Imagine walking into your basement, only to find it crawling with garter snakes -- and then realizing they've slithered into other parts of your home, too.
Megan Lawrence told CBC: "They started finding more and more and then they were finding them in their kitchen and the bedrooms. ... in the cracks of the stone foundation, under the floor, under some boxes and other things."
That was Megan Lawrence from the Salthaven West Wildlife Rehabilitation and Education Centre. She was called in to remove the 102 snakes from the home in Regina, Canada.
The Centre also kept track of how big the snakes were. The smallest was nine inches long, and the largest was about three feet.
It's believed the garter snakes were getting ready to hibernate for the winter and were looking for a place to stay warm. According to the Canadian Wildlife Federation, garter snakes hibernate from October through late April.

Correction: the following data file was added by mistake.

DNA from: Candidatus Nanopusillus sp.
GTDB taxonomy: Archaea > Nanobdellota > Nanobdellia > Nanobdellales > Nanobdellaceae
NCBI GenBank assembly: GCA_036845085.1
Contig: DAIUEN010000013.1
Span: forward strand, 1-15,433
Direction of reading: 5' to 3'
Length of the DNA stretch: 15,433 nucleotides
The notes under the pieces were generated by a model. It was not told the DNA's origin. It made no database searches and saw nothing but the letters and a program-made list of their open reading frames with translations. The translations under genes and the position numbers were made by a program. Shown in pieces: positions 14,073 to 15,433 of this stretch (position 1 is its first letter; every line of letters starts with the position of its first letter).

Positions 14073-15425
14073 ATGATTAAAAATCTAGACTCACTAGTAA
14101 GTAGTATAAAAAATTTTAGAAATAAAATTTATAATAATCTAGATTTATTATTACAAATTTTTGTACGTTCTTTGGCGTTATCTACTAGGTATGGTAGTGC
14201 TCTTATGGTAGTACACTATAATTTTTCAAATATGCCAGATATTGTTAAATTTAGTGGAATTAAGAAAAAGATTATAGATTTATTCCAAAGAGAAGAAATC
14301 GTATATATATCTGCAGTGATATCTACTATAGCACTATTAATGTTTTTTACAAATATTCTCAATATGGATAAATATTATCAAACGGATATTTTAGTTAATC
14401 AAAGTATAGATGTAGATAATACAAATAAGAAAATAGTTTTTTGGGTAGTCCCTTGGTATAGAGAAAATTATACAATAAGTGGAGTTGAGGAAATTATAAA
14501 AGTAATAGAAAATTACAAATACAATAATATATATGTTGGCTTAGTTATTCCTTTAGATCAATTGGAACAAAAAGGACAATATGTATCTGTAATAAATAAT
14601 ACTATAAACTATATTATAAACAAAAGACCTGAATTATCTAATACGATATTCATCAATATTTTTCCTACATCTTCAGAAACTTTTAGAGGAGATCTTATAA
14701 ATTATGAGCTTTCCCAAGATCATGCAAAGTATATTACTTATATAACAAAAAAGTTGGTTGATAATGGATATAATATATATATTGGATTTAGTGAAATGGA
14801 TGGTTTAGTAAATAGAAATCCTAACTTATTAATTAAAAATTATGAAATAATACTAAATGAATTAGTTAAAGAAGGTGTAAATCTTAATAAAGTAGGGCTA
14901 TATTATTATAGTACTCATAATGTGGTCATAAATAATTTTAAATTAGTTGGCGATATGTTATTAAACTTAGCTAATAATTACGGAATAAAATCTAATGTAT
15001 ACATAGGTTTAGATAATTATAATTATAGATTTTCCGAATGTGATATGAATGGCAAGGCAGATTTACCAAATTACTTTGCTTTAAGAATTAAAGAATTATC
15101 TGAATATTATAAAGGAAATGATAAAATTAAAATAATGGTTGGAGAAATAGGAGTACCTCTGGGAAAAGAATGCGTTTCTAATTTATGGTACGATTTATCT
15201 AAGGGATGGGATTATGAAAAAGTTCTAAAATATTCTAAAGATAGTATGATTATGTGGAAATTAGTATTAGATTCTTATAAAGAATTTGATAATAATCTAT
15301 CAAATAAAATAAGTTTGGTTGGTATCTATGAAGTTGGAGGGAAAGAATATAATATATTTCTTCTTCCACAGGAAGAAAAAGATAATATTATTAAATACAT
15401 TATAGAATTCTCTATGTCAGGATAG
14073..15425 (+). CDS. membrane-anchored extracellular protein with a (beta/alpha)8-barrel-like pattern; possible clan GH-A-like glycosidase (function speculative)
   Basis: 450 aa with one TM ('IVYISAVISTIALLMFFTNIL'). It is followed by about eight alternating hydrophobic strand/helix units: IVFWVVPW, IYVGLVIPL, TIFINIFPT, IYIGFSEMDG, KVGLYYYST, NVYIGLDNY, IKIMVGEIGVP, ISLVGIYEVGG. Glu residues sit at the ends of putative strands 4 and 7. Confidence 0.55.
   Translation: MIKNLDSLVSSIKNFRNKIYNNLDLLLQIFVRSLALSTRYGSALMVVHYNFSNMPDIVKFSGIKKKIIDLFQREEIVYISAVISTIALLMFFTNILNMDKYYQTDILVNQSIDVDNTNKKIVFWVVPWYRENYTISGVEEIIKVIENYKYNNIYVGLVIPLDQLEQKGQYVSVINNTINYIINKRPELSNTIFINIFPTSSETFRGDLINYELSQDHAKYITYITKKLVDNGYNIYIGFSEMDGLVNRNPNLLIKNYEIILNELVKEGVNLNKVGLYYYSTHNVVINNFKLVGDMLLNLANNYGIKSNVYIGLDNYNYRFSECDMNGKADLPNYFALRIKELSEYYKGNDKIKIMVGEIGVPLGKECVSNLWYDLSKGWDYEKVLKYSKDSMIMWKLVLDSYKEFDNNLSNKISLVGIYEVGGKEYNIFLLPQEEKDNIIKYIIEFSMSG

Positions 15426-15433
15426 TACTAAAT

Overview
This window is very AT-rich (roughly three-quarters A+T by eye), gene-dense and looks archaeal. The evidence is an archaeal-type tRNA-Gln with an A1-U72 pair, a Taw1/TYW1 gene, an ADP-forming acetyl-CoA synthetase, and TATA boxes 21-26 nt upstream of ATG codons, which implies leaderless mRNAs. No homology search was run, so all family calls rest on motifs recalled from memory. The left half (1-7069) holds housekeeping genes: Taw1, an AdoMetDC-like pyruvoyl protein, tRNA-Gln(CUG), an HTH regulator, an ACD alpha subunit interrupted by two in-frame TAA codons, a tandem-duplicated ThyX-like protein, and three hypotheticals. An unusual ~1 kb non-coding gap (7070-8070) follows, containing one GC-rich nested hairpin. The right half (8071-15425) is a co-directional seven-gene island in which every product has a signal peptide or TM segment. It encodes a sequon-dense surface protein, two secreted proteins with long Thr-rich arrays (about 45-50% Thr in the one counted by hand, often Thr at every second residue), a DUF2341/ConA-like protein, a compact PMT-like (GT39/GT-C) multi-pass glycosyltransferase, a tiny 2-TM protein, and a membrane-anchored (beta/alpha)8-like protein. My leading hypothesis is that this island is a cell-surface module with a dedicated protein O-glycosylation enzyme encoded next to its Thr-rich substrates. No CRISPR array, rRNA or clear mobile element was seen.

Garter snakes are considered to be the most common snake found in North America because they can survive in almost any climate.
This means it's not all too uncommon to find garter snakes inside your home, having come in through small gaps and cracks.
Since garter snakes don't really pose any threat to humans, they can easily be removed by anyone wearing gloves or with some sort of tonged instrument.
Snake expert Ray Poulin did tell those watching CBC to keep one thing in mind: "Snakes in general tend to go back to the same hibernation site every year. ... If they have found your basement and they have set up shop, they're going to want to come back year after year."
Sounds like that may be the time to fill in all those small gaps and cracks.
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